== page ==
Bullied Kids at Higher Risk of Adult Obesity
The known mental effects of childhood bullying are devastating enough, but now British pshycholigists have assessed the effect bullying has on the weight and physical health of victims.
The findings, published on Wednesday in the journal Psychological Medicine came from data by the British National Child Development Study. For the study, researchers collcted data on children born during one week in 1958 in the UK. For the 7,102 children, the data refelcted their exposure to bullying during the ages of 7 and 11. Researchers found 28 percent had been bullied occasionally, and 15 percent were bullied frequently. When the children were followed up with at age 45, their blood inflammation measures and obesity were recorded.
Researchers found that over a quarter of women who were bullied at some level were obese at age 45, compared to 19 percent of those who were never bullied. They also found that both men and women who were bullied as children had higher levels of fat around their mid-section, as well as higher levels of blood inflammation. For those who were frequently bullied, 20 percent of them had high levels of a C-reactive protein – which increased their risk of heart disease by raising the likelihood of clogged arteries.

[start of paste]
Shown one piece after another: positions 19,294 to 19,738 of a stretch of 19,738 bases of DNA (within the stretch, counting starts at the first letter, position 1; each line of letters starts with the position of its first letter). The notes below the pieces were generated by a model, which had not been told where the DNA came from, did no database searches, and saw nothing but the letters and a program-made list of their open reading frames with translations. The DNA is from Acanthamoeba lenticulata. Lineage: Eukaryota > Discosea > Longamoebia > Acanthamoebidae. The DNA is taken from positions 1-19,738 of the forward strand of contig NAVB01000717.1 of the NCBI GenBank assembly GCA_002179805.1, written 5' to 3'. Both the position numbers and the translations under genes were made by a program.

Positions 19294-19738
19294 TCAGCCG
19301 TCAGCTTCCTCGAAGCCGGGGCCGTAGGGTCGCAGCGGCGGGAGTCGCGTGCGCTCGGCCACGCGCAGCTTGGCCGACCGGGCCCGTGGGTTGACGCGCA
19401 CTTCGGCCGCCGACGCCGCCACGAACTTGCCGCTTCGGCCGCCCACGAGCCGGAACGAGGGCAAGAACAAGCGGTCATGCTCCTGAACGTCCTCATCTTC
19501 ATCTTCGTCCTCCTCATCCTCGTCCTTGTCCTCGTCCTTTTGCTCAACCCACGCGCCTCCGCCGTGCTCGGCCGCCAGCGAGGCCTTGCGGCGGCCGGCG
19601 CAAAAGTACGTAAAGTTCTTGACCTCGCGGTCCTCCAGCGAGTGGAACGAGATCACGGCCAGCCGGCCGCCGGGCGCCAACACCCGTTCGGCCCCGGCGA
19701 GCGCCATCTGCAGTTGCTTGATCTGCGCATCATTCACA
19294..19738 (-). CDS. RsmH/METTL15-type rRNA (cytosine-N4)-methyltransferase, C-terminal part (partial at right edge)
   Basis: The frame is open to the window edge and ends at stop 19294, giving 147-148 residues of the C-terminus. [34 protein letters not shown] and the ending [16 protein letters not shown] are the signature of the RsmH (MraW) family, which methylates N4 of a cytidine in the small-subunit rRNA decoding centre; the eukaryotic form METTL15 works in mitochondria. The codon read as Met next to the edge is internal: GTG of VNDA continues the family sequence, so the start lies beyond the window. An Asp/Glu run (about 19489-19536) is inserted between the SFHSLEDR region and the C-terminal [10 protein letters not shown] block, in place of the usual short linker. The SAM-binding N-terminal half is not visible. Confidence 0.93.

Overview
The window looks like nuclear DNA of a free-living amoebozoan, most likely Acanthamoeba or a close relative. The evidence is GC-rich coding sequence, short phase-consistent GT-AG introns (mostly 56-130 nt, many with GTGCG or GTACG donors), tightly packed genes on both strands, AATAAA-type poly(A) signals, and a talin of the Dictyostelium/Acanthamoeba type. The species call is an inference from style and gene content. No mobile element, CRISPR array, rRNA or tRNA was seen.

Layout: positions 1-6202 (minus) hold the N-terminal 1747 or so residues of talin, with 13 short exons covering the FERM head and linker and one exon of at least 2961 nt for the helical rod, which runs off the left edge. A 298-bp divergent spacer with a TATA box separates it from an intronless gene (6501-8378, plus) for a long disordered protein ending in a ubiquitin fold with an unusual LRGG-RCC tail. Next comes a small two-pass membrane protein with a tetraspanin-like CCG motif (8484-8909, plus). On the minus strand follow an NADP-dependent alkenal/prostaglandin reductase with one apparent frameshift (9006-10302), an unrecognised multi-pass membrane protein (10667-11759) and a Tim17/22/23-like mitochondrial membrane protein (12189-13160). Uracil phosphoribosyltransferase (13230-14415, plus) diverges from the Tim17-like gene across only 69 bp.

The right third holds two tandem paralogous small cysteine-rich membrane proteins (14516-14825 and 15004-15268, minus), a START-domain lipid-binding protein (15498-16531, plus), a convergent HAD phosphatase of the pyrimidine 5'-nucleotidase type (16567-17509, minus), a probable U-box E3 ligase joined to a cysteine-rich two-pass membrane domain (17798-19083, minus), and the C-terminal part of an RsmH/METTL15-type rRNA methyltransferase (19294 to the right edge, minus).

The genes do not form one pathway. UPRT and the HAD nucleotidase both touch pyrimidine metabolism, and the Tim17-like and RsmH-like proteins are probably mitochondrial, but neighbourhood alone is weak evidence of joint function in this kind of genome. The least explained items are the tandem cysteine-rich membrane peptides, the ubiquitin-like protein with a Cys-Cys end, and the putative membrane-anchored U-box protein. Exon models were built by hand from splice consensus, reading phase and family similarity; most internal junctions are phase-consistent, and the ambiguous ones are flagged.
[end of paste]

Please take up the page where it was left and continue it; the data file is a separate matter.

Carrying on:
The effects of bullying on overall health are slim compared to certain lifestyle changes such as consistent diet and exercise. But scientists say this new research suggests tackling both lifestyle choices and bullying, especially earlier in life, could have a more significant impact on overall health.